If you miss a dose of this medicine, take it as soon as possible. However, if it is almost time for your next dose, skip the missed dose and go back to your regular dosing schedule. Do not double doses.
Keep out of the reach of children.
Do not keep outdated medicine or medicine no longer needed.
Ask your healthcare professional how you should dispose of any medicine you do not use.
Store in the refrigerator. Do not freeze.
Protect the medicine from direct light. Keep your medicine and supplies in the original packages until you are ready to use them. Also, when traveling, store the medicine in a cool carrier with an ice pack.
Precautions While Using Humira
If you will be using this medicine for a long time, it is very important that your doctor check the progress of you or your child at regular visits. This will allow your doctor to see if this medicine is working properly and to decide whether you should continue to use it. Blood tests may be needed to check for unwanted effects.
You or your child will need to have a skin test for tuberculosis before you start using this medicine. Tell your doctor if you or anyone in your home has ever had a positive reaction to a tuberculosis skin test.
Adalimumab can temporarily lower the number of white blood cells in your blood, which may increase the chance of getting an infection. It can also lower the number of platelets, which are necessary for proper blood clotting. If this occurs, there are certain precautions you can take, especially when your blood count is low, to reduce the risk of infection or bleeding:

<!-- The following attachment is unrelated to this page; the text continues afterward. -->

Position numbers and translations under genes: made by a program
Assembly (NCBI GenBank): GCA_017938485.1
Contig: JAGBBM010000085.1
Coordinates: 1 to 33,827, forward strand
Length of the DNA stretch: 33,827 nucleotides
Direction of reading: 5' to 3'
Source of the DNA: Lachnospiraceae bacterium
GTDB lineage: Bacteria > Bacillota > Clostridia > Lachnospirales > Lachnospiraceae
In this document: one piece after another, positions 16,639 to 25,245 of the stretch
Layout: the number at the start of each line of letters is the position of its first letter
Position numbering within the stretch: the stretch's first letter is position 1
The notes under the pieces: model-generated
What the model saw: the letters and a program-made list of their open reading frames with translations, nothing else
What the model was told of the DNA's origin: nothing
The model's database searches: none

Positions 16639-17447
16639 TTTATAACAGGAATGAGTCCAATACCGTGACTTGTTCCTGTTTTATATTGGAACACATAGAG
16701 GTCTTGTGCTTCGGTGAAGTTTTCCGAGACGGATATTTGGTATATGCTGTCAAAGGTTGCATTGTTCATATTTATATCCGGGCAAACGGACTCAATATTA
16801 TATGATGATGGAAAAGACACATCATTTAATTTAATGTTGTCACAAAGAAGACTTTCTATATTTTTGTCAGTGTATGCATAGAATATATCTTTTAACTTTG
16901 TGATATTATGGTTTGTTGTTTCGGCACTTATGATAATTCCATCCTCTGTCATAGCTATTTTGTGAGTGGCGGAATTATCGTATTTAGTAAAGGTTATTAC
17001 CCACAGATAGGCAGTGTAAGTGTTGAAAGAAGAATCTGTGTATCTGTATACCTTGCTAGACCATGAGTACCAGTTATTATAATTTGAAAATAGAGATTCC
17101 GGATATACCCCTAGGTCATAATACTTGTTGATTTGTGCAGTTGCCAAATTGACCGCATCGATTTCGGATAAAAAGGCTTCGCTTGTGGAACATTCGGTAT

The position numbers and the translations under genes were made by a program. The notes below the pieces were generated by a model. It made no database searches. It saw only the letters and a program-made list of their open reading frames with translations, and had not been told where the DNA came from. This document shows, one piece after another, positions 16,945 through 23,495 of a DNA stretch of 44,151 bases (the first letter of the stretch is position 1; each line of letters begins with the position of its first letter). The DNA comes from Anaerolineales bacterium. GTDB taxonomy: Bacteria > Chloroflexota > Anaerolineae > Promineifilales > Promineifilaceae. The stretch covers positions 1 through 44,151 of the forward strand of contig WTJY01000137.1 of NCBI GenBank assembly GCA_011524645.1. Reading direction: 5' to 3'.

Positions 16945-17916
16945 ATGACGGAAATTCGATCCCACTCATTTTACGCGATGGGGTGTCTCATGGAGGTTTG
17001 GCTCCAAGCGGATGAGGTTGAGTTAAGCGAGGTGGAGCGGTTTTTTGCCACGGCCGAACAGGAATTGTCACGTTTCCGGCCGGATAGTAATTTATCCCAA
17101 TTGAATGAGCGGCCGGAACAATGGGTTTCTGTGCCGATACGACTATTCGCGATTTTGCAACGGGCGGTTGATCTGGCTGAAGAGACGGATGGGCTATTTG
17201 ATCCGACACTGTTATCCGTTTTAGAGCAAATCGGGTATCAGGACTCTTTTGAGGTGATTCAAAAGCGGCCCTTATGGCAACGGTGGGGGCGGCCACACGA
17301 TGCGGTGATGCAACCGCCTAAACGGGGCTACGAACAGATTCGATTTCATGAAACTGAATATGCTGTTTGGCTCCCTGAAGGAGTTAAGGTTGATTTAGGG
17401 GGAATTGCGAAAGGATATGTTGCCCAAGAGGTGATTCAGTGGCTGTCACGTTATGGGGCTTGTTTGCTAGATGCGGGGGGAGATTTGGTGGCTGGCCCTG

- If you can, avoid people with infections. Check with your doctor immediately if you or your child think you are getting an infection or if you get a fever or chills, cough or hoarseness, lower back or side pain, or painful or difficult urination.
- Check with your doctor immediately if you or your child notice any unusual bleeding or bruising, black, tarry stools, blood in the urine or stools, or pinpoint red spots on your skin.
- Be careful when using a regular toothbrush, dental floss, or toothpick. Your medical doctor, dentist, or nurse may recommend other ways to clean your teeth and gums. Check with your medical doctor before having any dental work done.
- Do not touch your eyes or the inside of your nose unless you have just washed your hands and have not touched anything else in the meantime.
- Be careful not to cut yourself when you are using sharp objects such as a safety razor or fingernail or toenail cutters.
- Avoid contact sports or other situations where bruising or injury could occur.
Do not take other medicines unless they have been discussed with your doctor. Using abatacept (Orencia®) or anakinra (Kineret®) together with this medicine may increase your risk of having serious side effects.
This medicine may cause other unwanted effects that may not occur until months or years after this medicine is used. A small number of people (including children and teenagers) who have used this type of medicine have developed certain types of cancer (eg, leukemia). Some patients also developed a rare type of cancer called lymphoma. Talk with your doctor if you or your child have unusual bleeding, bruising, or weakness, swollen lymph nodes in the neck, underarms, or groin, or unexplained weight loss. Also, check with your doctor right away if your skin has red, scaly patches, or raised bumps that are filled with pus.